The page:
Sam Shepard’s plays aren’t easy to do. They walk a fine line between absurdism and naturalism. Within a stage environment rich with physical details, audiences witness bizarre behavior and cryptic revelations.
Director Cinnamon Schultz walks that tightrope expertly in Kansas City Actors Theatre’s fine production of “A Lie of the Mind.” She captures exceptional work from a gifted cast.
Shepard’s three-act play, originally staged in 1985, depicts two dysfunctional families bound together by marriage and thrown into conflict by a shocking act of domestic abuse. Thematically rich with complex, layered characters, the story requires acting of a high order to reveal all the nooks and crannies of the relationships.
Like a number of Shepard’s other plays, “A Lie of the Mind” suggests a mythic American past coexisting with a fractured present. The play is set in California and Montana, states that offer magnificent landscapes, but most of the drama unfolds in spartan rooms surrounded by walls of crumbling plaster. Hovering mystically over the action are lost highways, epic road trips, endless western vistas and the bravado of men tormented by their weakness. Guns, hunting and physical violence shine a light on the emotional impotence of Shepard’s male characters, while the play’s women are forced by circumstances to summon strength they didn’t know they had.
The story opens with a late-night phone call from Jake (Brian Paulette) to his younger brother Frankie (Jake Walker). Jake has beaten his wife, Beth, so badly that he believes she is dead. Later Jake explains to Frankie that Beth was in a play and dressed in increasingly provocative outfits each day before leaving for rehearsals. Blinded by jealousy, Jake snapped.
Realizing that despite his jealous rage, he in fact loved and needed Beth, he collapses into a state of semi-consciousness. Lorraine, his mother (Merle Moores), arrives to take charge of his convalescence, while his seemingly detached sister Sally (Hillary Clemens) initially keeps a cool distance.
But Beth (Christina Schafer) didn’t die. We first see her in a hospital bed. Her face is red, black and blue and her head is bandaged. Her brother Mike (Forrest Attaway) is there to encourage her as she tries to speak and takes halting steps. At one point her parents, Baylor (Gary Neal Johnson) and Meg (Jan Rogge), make the drive down from Montana, but Baylor seems more interested in mule-trading that comforting his daughter. Initially, Meg seems clueless.
Eventually, Baylor and Meg return the brain-damaged Beth to Montana to begin her long recovery. Eventually, Jake makes the trek from California in an effort to see Beth again.
That’s all the plot you’ll get out of me. But suffice to say that dark family secrets are revealed, some characters undergo spiritual renewal while others find their consciousness raised by the traumatic events of the play. Beth, struggling each day to make sense of her thoughts and to communicate them, emerges as a truth-teller in family of deniers.
Schultz keeps her eye on the ball, articulating Shepard’s themes with utmost clarity. And her actors deliver the goods. Perhaps most impressive in a show full of terrific performances is Schafer, whose delivery of Beth’s halting, fractured thoughts is so precise, so clearly played and so transcendent that you never question a second of it. The character changes as the play progresses and her language becomes clearer, but her recovery leads her in an unpredictable direction.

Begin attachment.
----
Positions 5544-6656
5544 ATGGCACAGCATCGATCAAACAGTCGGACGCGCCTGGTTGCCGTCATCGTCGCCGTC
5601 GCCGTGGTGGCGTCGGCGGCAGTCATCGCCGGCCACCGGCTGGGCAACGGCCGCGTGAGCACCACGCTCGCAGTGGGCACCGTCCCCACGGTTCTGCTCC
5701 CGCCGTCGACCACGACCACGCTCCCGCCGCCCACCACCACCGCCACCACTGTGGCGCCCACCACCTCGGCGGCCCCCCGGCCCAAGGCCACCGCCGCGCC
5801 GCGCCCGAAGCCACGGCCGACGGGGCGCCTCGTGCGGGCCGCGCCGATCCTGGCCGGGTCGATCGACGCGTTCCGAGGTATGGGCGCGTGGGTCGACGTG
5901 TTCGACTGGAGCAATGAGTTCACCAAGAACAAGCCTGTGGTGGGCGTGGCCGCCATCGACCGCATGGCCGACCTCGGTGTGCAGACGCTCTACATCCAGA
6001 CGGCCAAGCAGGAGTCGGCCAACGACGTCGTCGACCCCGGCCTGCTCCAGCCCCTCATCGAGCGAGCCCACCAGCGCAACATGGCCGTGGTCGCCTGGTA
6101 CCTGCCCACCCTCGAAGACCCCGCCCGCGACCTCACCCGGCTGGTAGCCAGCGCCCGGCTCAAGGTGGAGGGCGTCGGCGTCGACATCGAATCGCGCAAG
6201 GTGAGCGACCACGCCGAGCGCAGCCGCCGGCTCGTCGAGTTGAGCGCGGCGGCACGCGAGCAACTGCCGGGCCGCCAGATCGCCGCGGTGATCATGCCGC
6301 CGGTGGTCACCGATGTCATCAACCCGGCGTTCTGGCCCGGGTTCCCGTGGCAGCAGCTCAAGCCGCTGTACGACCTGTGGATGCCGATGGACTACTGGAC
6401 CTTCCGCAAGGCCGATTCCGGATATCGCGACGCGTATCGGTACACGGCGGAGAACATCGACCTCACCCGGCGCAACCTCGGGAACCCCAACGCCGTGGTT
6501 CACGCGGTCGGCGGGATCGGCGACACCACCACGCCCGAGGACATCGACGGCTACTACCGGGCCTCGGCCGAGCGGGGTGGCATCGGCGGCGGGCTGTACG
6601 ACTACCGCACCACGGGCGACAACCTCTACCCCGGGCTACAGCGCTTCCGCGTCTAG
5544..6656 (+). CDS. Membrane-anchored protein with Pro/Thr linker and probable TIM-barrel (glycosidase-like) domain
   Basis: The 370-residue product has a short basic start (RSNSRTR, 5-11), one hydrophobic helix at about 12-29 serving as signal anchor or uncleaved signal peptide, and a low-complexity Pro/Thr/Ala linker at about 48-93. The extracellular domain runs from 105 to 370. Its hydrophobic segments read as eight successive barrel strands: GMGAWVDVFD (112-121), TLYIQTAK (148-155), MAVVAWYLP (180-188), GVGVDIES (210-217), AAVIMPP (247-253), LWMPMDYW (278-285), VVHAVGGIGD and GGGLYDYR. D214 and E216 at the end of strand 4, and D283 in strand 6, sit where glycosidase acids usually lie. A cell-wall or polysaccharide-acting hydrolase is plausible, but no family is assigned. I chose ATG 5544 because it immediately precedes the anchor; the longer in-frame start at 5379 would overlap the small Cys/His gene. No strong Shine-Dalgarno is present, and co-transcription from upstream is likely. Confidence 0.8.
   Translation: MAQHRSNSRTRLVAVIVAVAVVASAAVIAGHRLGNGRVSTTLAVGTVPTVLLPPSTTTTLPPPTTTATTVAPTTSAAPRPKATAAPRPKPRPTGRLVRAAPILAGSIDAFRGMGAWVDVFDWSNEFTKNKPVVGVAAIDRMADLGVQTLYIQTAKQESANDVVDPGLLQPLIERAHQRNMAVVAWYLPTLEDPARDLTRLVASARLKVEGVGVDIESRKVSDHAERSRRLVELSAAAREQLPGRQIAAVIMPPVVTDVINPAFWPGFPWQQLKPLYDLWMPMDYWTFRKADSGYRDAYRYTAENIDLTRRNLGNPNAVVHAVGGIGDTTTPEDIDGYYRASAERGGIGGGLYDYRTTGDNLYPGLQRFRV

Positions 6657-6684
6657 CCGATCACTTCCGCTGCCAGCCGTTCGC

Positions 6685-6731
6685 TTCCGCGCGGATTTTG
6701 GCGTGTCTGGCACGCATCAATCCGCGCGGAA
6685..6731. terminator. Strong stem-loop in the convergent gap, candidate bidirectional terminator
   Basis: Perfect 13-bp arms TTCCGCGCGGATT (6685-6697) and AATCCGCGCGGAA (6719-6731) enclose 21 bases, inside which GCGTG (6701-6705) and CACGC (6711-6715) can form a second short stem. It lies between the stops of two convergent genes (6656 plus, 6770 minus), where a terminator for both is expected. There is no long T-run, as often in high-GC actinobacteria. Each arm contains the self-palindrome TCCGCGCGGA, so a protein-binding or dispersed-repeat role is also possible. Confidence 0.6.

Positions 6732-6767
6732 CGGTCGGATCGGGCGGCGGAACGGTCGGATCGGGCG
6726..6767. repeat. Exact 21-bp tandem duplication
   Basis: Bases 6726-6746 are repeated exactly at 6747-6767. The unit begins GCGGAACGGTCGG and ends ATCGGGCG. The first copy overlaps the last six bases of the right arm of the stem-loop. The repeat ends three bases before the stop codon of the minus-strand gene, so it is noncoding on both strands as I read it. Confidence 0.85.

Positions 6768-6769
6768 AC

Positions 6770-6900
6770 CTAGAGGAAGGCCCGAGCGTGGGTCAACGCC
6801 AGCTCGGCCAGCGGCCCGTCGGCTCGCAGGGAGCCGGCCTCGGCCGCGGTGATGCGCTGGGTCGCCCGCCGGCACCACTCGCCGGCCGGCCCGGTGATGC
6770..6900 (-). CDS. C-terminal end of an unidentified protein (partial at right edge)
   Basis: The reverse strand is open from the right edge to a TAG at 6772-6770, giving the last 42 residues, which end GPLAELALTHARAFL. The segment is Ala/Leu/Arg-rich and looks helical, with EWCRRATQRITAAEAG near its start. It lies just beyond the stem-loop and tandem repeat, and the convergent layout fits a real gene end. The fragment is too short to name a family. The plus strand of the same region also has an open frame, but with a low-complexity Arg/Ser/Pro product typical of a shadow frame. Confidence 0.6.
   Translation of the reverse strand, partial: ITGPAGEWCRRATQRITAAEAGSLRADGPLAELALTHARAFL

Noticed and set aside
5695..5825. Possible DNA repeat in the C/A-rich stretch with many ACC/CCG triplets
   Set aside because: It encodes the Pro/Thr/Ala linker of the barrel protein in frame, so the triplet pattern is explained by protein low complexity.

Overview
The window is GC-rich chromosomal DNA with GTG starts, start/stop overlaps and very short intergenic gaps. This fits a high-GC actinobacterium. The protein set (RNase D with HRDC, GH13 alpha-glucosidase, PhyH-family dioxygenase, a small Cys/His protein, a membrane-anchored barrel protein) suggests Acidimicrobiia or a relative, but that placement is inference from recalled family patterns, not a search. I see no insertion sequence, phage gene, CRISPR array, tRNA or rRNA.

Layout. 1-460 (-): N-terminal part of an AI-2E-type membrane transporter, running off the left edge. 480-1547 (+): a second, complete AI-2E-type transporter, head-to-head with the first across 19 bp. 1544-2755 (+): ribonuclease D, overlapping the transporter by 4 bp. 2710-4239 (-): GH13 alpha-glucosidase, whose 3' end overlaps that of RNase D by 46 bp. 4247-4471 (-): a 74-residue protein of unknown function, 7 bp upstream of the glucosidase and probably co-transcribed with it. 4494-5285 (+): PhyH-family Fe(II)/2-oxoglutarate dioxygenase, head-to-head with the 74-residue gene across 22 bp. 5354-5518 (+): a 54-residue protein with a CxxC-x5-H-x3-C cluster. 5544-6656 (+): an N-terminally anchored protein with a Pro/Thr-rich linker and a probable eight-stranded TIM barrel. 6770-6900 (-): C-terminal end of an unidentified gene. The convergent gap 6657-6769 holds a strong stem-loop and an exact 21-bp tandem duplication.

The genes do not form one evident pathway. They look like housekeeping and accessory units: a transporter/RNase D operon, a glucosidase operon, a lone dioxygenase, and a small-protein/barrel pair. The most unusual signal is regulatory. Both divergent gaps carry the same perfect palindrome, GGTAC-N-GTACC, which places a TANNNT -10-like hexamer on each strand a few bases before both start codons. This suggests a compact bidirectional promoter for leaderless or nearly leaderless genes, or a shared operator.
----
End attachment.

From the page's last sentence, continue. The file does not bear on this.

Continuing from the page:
Paulette is at his intense best, finding humor in Jake’s bizarre behavior. He and Walker, as the caring but perplexed brother, achieve a convincing sibling relationship. Moores is in top form, finding the right balance between Lorraine’s obsessive mothering and willful denial of the past. Moores and Clemens share one of the most powerful scenes in the play as Sally reveals life-changing secrets about her father and a fateful road trip she shared with Jake.
Attaway consistently delivers small, telling moments as a reluctant care-giver. Johnson, as the the crusty Baylor, a man who feels besieged by the women in his family, delivers some of his best work. And Rogge’s portrayal of Meg shows the character to have much more insight than her initial cluelessness suggests.
Scenic designer Bret Engle creates a rustic playing area and includes both California and Montana locations. Costume designer Gretchen Halle serves the play well while adding a few well-placed visual flourishes. And Ashley Kok’s lighting design creates palpable atmosphere and subtle mood shifts. Sound designer Jonathan Robertson makes good use of an Americana score performed by Kasey Rausch and Marco Pascolini.
There is much humor in this play. And, yes, a lot of is grim. But Shepard’s work will haunt some viewers for days, months and years. His attention is on love as both a destructive force and a source of healing. It can be an illusion and sometimes it gets us to do crazy things we can’t explain. But Shepard suggests when you strip away all the delusions, illusions and “lies of the mind,” we’re left with love as an unalterable force that can never be explained. It’s the only game in town.
Instead of pat answers, what you get with this play are fascinating characters struggling to make sense of a chaotic universe. Virtually every character is a metaphor and the narrative arc is inherently symbolic.
But that doesn’t stop Shepard from telling one hell of a story.
“A Lie of the Mind” runs through Oct. 1 at the City Stage at Union Station. Call 816-235-6222 or go to www.kcactors.com.